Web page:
Badlands National Park
Trip Start May 06, 2010
137Trip End Oct 14, 2010
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I had been told that badlands were bentonite clay formations. Bentonite clay expands when it gets wet, which breaks the roots of most plants resulting in very few plants growing on it. There is some bentonite clay in the badlands here but most of the hills are shales and sandstones. There is very little growing on them but that seems to be due to the quick erosion of the hills. They were called badlands because it was very difficult to travel through the area due to the topology. In addition to the badlands the park contains large areas of mixed-grass prairie. There are also federally-owned grasslands adjacent to the park.
The park has three parts, the North Unit, the Stronghold Unit and the Palmer Creek Unit. Most of the roads and trails, and as a result, most of the visitors, are in the North Unit. The Stronghold and Palmer Creek Units are on within the Pine Ridge Indian Reservation. There are roads though a couple parts of the Stronghold Unit. The Palmer Creek Unit is entirely isolated. You have to ask permission from landowners to cross their property to even get to it.
Most people go to the Visitors' Center in the North Unit and then take the Loop Road, which goes through roughly half of the North Unit. I started by doing that, stopping at all the overlooks and taking pictures. I then continued on the dirt road to the other, less visited half of the North Unit, where you can see a Prairie Dog town and the buffalo. Unlike at Wind Cave, the buffalo are fenced in. They have fences around the park and along the roadway plus the badlands act as a very effective fence.
Most of the wildlife now in the park had to be re-introduced. All of the buffalo, black-footed ferrets, Swift foxes and Bighorn sheep within the park had been killed off. They were re-introduced at various times from various places. The Bighorn sheep that were re-introduced were a different species than the ones that originally lived here since the original species had been hunted to extinction. The black-footed ferret is still on the endangered species list but the park and the adjacent grasslands has been the most successful re-introduction site. I didn't seen any foxes or sheep but I did see a number of buffalo.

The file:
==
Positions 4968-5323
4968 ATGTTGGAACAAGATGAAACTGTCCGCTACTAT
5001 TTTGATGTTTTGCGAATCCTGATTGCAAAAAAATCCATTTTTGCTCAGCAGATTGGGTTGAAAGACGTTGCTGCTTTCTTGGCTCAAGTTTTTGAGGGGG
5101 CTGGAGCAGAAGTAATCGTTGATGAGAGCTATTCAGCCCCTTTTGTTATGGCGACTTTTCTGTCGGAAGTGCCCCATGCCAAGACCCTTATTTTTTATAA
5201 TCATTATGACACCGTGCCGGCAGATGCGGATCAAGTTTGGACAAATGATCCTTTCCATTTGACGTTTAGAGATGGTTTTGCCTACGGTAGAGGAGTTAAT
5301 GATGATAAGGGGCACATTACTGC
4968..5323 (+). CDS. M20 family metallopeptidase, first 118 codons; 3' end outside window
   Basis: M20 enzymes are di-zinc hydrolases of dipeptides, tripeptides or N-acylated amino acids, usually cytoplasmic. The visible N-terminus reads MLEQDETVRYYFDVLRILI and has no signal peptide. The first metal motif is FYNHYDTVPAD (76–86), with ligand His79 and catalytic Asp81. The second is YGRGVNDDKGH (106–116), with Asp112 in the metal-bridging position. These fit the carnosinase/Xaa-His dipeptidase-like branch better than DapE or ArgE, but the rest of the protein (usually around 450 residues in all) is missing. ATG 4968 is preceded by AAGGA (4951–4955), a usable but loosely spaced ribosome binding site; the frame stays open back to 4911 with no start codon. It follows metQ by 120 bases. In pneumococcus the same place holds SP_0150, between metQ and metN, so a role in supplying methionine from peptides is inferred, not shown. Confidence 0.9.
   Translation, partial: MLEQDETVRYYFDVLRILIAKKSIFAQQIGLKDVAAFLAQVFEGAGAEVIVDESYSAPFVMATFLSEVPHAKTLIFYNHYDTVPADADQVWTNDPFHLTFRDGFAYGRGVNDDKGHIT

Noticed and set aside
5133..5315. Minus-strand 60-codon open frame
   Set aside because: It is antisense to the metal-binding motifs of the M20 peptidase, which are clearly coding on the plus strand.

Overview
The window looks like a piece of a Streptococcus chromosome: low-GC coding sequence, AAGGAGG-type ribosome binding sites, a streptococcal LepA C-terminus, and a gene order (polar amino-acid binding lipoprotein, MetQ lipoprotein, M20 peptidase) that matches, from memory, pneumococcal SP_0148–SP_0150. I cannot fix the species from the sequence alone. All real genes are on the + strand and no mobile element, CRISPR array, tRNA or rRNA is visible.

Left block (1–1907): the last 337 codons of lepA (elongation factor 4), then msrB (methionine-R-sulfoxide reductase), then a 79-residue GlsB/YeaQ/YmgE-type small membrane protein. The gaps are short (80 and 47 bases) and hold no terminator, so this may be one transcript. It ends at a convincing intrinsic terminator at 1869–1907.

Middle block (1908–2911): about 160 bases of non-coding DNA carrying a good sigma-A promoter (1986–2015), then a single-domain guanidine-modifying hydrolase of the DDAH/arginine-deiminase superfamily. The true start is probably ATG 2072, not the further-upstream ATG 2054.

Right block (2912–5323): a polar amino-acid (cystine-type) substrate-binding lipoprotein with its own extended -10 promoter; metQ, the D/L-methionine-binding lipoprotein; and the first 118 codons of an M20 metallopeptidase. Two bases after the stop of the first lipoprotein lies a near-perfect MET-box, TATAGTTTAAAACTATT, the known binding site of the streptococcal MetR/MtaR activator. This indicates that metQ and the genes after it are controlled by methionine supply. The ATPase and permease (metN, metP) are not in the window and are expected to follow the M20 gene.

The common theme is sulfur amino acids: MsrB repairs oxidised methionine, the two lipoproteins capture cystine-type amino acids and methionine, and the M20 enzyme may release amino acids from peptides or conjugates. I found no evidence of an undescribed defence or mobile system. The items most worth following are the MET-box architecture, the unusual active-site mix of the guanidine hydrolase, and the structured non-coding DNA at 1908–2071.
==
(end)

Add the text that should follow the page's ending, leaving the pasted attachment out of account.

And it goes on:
After driving through the North Unit I went to the Stronghold Unit where there was a 4-wheel drive road shown on the map. I found the 4WD road and took it. At first I was disappointed. I wanted a real 4WD road to try out my new 4WD Toyota 4Runner but the first part of the road was fine. I got to a hill but I still thought I could have gotten up it in my old mini-van. Then I got to a sign that said "High Clearance Vehicles Only". The road did deteriorate past the sign but, at first, I thought my mini-van could probably have made it. After a while the road got worse and I thought I was getting somewhere I couldn't have gotten in my old car.
The road lead up to the top of a mesa, the Sheep Mountain Table. There were views off the mesa to the surrounding badlands. These badlands were different from the ones in the North Unit and looked somewhat like the strange formations in Bryce Canyon National Park. The hills tend to have steeper sides and to be smaller than in the North Unit. I drove around the loop at the top of the table and took pictures. Then just as I was finishing the loop my bubble was burst; a 2WD mini-van came driving up. I guess I could have made it in my old car.
I may go back to the park tomorrow but I plan on stopping at the Minuteman Missile National Historic Site, which is on my way to the closest park entrance. If I can get on a tour I'll probably take it. There was also a place offering helicopter rides. I assume they fly over the park. I'll probably stop and talk to them too. Whatever I do during the day, I head to Pierre in the evening.